Often disheartened and uninspired by the homogenisation of the environment through formulae-ridden, insipid housing and franchises, which he feels leads to a certain loss, he embraces the converse that occurs in the firing, for he finds that the ‘stories’ of his work, which he ‘reads’ anew, have changed. He accepts the flaws, fractures, cracks, tears, scars, softening, fusing or healing that his work undergoes, with interest and intrigue.

Detaching is an, imposing structure that alludes to factories or castles. It lists; its chimneys lean. Sections have dragged apart, forming flange-like folds, which are enlivened by a warm, peach-coloured sheen or viridescent edges. The upper ridges, bearing deposits of ash and other debris from the kiln, are sharp and ragged or sensuously soft and smooth. Folds, fissures and faults intrigue and fascinate.

Compression, Vagrant Series, is a compact, single-chimney form with an angled extension that suggests overflow. Glazed with a high alumina dry Shino, it is a warm terracotta colour, suggesting earthenware pipes or bricks. The stacked slabs of the body have drawn apart and cracked with tension and heat. Ash has speckled a side of the chimney and one facet with greyish mottling, similar to birds’ eggs.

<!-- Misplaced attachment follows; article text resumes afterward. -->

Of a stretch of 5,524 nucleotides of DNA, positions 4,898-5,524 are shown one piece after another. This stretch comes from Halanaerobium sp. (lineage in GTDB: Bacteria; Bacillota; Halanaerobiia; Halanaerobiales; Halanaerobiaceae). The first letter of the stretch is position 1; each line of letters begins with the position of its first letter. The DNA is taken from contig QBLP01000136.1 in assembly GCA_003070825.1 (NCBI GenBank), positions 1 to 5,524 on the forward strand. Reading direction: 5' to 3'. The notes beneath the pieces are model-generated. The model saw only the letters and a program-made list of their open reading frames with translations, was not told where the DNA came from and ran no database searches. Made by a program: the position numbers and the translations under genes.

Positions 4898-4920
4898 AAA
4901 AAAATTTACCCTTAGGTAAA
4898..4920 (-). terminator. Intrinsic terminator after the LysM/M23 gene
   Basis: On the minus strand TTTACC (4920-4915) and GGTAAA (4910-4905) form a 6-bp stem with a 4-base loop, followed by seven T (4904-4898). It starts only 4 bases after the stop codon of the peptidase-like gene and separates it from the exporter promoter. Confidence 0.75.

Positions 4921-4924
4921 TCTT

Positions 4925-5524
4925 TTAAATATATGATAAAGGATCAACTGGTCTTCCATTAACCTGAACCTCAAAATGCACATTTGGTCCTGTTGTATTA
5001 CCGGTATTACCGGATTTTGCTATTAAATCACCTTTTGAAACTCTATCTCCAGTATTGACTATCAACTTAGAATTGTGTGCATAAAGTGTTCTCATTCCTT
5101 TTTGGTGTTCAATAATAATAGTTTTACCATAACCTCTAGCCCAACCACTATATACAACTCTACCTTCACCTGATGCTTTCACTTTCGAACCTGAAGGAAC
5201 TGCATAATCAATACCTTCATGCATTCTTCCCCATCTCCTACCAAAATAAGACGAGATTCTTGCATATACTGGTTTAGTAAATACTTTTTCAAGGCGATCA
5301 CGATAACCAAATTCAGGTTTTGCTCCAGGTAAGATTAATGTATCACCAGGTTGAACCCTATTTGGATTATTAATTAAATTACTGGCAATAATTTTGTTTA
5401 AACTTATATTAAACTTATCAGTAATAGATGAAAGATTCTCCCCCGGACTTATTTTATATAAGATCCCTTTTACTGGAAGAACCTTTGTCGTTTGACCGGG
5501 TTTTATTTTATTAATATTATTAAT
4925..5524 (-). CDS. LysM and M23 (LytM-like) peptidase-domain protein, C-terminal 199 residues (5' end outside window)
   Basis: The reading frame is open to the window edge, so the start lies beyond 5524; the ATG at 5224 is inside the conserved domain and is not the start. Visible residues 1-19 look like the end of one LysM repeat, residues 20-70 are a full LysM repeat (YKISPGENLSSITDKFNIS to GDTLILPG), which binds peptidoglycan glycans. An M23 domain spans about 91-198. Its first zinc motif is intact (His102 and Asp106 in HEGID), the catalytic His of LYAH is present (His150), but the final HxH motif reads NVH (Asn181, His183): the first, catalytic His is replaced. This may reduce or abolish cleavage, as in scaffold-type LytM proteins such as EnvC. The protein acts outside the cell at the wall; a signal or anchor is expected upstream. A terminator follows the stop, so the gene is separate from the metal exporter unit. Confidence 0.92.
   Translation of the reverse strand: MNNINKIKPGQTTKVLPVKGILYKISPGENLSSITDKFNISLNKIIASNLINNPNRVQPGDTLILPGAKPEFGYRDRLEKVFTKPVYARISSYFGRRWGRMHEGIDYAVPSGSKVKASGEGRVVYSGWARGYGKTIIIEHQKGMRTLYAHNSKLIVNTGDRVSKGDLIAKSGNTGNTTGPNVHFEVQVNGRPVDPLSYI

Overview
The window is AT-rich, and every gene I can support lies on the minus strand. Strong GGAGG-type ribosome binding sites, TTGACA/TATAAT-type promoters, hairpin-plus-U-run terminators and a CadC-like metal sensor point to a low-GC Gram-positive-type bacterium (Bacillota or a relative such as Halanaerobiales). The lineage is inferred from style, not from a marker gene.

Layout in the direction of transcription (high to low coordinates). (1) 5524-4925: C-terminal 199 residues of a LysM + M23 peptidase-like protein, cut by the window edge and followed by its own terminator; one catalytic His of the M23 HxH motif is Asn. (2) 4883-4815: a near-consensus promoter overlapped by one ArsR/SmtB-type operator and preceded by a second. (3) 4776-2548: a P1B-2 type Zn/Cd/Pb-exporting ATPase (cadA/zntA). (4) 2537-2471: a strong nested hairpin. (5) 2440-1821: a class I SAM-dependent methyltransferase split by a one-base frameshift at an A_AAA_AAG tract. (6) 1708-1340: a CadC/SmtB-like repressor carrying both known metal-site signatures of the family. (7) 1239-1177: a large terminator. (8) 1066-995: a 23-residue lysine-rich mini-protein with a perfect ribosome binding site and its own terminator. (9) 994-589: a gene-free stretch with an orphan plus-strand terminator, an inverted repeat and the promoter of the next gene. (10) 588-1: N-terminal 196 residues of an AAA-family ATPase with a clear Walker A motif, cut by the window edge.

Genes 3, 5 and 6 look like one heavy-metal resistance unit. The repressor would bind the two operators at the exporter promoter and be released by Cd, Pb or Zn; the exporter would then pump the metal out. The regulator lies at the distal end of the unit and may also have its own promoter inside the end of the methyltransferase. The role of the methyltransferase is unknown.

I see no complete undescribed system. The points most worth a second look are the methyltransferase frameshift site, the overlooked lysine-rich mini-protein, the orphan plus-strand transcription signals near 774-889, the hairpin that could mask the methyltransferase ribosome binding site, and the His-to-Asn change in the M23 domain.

Chimney Form, Vagrant Series, derives from the idea of an object ‘hanging around, without a purpose, yet, at the same time, with a past.’ Such objects ‘hang around’ in Stephan’s mind causing him to question why he creates such things and how they can possibly evolve from his imagination. The answers elude him. This is a double-chimney form of which each facet or side displays different colours and textures. One facet has inky blotches and spattering, punctuated by cracks and scribbled lines, a result of being close to the firebox and fired to Cone 12 (1320ºC), while the opposing facet is of a burnt umber hue on which darker indentations suggest Palaeolithic markings or weathering. Tears and fusing are textured by ash. A third facet reveals a cavernous split whose gaping mouth is distorted and lop-sided. The side view of a slab, which has been wrenched from its neighbour, imparts tenuousness, while permitting a sliver of light to enter its mysterious interior. The fourth facet slopes dangerously and is forced adrift to show the inner workings. Ash has caused greenish, glassy coagulations that run and pool on jagged edges. The surface of the taller chimney is characterised by crawling and stripes of rust and opaque grey.